Appalachia is no stranger to the boom and bust cycle of extractive industries. The rise and fall of coal has left the region with economic insecurity that touches every part of life. “Appalachian Fall: Dispatches from Coal Country on What’s Ailing America,” is a new book by the journalists of the Ohio Valley Resource, which reports from West Virginia, Ohio and Kentucky.
Jeff Young, managing editor of Ohio Valley ReSource, says the book’s title is a play on the iconic Aaron Copland song, “Appalachian Spring.” But it also echoes a thought he had as the team looked at health outcomes, measures of wealth and environmental issues in Appalachia. “It just kept striking me, we’re falling further behind…we’re falling further behind,” Young said.
The Allegheny Front’s Kara Holsopple spoke with Young and reporter Brittany Patterson about the book.
LISTEN to their conversation
Kara Holsopple: The book is based on your reporting of issues facing Appalachia, many of which are tied to the coal industry. You mentioned the term from a rural development expert — resource curse — meaning Appalachia was blessed with this resource, coal, but never really benefited economically from it. Why is that?
Jeff Young: As economists explain it, it’s because the wealth is so closely tied to a single economic activity that no other efforts are really put into developing other things. An entrepreneurial middle class doesn’t really
have room to grow. There is typically under-investment in infrastructure and education.
There is very little diversification of the businesses that are in the community because everything is tied to that one resource, whether it’s oil or coal or gold or you name it. Then, when that one resource goes away, there’s very little resilience in the economy to turn the corner. That’s, in my opinion, a big part of what we’re facing in Appalachia, and Appalachian coal communities.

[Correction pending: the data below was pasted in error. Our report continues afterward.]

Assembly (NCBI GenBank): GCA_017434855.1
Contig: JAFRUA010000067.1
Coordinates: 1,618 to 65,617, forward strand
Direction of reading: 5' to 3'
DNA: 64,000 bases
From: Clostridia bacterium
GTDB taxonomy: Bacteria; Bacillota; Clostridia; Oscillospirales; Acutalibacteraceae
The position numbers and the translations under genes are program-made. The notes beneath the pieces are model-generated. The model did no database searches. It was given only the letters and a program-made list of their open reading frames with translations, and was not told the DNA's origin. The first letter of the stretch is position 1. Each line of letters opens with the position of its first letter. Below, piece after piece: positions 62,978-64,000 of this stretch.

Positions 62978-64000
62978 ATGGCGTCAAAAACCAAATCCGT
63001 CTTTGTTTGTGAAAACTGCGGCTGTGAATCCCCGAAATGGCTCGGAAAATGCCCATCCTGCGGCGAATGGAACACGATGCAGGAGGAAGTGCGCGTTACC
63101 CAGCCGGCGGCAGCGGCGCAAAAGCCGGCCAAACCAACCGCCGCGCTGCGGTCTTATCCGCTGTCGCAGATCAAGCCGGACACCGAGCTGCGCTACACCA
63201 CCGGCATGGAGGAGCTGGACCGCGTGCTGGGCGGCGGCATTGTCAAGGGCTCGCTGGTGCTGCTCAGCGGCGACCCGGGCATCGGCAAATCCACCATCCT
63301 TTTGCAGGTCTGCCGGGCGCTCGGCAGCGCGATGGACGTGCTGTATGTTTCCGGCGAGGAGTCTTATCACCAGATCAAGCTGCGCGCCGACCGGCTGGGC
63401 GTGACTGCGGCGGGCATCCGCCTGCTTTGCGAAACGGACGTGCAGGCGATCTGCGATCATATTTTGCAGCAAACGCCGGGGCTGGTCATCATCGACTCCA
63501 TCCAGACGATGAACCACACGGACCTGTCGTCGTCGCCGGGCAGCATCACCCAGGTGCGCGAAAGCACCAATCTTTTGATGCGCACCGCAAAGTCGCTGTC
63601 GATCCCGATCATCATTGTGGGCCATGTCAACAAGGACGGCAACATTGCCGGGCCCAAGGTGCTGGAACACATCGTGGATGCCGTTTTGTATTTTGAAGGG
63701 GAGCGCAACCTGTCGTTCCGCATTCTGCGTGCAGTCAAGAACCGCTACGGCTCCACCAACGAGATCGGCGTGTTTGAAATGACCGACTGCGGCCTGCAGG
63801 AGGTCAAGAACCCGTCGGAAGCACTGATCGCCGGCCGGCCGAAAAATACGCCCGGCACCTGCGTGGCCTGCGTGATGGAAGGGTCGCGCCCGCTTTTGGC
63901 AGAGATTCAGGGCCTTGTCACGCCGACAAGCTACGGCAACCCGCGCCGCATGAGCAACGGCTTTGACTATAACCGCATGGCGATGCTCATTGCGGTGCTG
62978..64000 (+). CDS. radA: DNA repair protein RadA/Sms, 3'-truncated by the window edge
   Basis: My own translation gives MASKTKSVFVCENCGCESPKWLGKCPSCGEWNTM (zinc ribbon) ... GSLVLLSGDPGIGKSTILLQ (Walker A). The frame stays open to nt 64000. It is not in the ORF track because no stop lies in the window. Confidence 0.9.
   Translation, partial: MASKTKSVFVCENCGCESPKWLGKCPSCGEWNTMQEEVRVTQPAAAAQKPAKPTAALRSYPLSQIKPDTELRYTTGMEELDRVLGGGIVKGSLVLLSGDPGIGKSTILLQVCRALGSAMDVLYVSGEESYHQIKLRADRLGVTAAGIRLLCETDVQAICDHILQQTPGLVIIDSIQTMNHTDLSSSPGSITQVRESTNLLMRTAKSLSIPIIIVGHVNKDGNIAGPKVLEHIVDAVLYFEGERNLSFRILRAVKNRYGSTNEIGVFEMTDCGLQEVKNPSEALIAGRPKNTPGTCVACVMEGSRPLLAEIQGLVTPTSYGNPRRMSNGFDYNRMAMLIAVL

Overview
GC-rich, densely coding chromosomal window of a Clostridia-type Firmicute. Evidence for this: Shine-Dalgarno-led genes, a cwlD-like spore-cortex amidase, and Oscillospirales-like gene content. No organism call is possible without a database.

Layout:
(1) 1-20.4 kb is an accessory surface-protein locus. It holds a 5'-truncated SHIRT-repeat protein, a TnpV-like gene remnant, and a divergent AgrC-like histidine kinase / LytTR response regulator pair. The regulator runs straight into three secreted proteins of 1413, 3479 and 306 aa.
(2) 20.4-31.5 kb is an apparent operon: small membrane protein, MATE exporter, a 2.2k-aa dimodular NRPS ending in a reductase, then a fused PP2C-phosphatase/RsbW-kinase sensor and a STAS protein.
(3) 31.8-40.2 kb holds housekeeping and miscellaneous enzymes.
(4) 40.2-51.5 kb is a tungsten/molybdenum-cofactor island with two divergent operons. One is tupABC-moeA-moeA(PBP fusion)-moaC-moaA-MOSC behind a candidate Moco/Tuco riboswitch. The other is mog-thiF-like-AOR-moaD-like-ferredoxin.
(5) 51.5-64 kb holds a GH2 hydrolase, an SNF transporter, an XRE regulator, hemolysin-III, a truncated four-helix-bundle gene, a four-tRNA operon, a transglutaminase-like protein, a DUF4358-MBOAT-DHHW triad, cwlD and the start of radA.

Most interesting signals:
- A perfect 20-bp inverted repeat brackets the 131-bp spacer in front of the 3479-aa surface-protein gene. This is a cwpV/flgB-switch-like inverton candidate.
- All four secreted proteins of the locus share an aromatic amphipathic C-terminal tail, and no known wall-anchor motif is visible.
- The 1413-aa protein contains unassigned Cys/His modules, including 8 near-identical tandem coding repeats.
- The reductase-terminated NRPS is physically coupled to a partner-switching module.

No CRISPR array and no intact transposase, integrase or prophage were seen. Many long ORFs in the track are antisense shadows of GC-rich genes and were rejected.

Holsopple: Brittany, you’ve reported on Coshocton County, Ohio, where the coal-fired power plant, American Electric Power’s Conesville power plant, was shut down ahead of schedule. It was a fixture there for decades, and its closure caused ripple effects in the community. So how did the closure impact power plant workers and others in the community, including schools?
Brittany Patterson: Coshocton is a really interesting case study in what we see when not only coal mining, which is something I think we often associate with the region, pulls back, but when coal-fired power plants start to close. We’ve seen so many coal fired power plants close in the last 15 years across the country, including in Ohio and West Virginia and Pennsylvania.
It’s not just that these good jobs are suddenly not there anymore. [The superintendent of] the River View Local School District, which literally overlooked the Conesville Power Plant, told me that once the plant is closed fully, which it is now, they were going to lose 10 percent of their budget. Then, there’s the fact that perhaps some of those students of those workers are going to move away. So it all just sort of drifts apart and out of a community when it loses something like this.
What I think is so interesting about Coshocton is this is a community that understood that reality was coming to them as the plant began to close down, and really wanted to look proactively at it. They said, ‘Okay, this has happened to us before.’ This is a community that lost a General Electric plant, a paper mill. They’d been here before. They said, ‘What can we do to try and mitigate the steps?’